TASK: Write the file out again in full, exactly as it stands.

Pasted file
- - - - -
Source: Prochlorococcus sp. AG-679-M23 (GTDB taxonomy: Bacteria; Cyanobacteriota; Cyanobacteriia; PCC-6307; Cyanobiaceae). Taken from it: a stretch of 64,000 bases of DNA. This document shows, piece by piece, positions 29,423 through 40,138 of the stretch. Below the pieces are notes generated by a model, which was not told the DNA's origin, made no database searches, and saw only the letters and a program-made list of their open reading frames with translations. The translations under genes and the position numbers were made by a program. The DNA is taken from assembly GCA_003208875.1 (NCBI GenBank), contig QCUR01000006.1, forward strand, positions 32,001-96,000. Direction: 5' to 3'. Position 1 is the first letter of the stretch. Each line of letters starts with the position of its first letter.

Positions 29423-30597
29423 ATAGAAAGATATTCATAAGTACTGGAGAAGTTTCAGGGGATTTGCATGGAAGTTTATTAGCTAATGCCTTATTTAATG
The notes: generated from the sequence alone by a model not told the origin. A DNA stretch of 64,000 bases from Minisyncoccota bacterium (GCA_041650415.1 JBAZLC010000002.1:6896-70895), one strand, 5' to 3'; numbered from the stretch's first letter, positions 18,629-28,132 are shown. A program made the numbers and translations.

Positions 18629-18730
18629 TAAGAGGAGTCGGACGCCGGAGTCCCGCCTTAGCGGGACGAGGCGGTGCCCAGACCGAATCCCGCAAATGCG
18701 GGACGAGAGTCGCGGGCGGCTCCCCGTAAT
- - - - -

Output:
Source: Prochlorococcus sp. AG-679-M23 (GTDB taxonomy: Bacteria; Cyanobacteriota; Cyanobacteriia; PCC-6307; Cyanobiaceae). Taken from it: a stretch of 64,000 bases of DNA. This document shows, piece by piece, positions 29,423 through 40,138 of the stretch. Below the pieces are notes generated by a model, which was not told the DNA's origin, made no database searches, and saw only the letters and a program-made list of their open reading frames with translations. The translations under genes and the position numbers were made by a program. The DNA is taken from assembly GCA_003208875.1 (NCBI GenBank), contig QCUR01000006.1, forward strand, positions 32,001-96,000. Direction: 5' to 3'. Position 1 is the first letter of the stretch. Each line of letters starts with the position of its first letter.

Positions 29423-30597
29423 ATAGAAAGATATTCATAAGTACTGGAGAAGTTTCAGGGGATTTGCATGGAAGTTTATTAGCTAATGCCTTATTTAATG
The notes: generated from the sequence alone by a model not told the origin. A DNA stretch of 64,000 bases from Minisyncoccota bacterium (GCA_041650415.1 JBAZLC010000002.1:6896-70895), one strand, 5' to 3'; numbered from the stretch's first letter, positions 18,629-28,132 are shown. A program made the numbers and translations.

Positions 18629-18730
18629 TAAGAGGAGTCGGACGCCGGAGTCCCGCCTTAGCGGGACGAGGCGGTGCCCAGACCGAATCCCGCAAATGCG
18701 GGACGAGAGTCGCGGGCGGCTCCCCGTAAT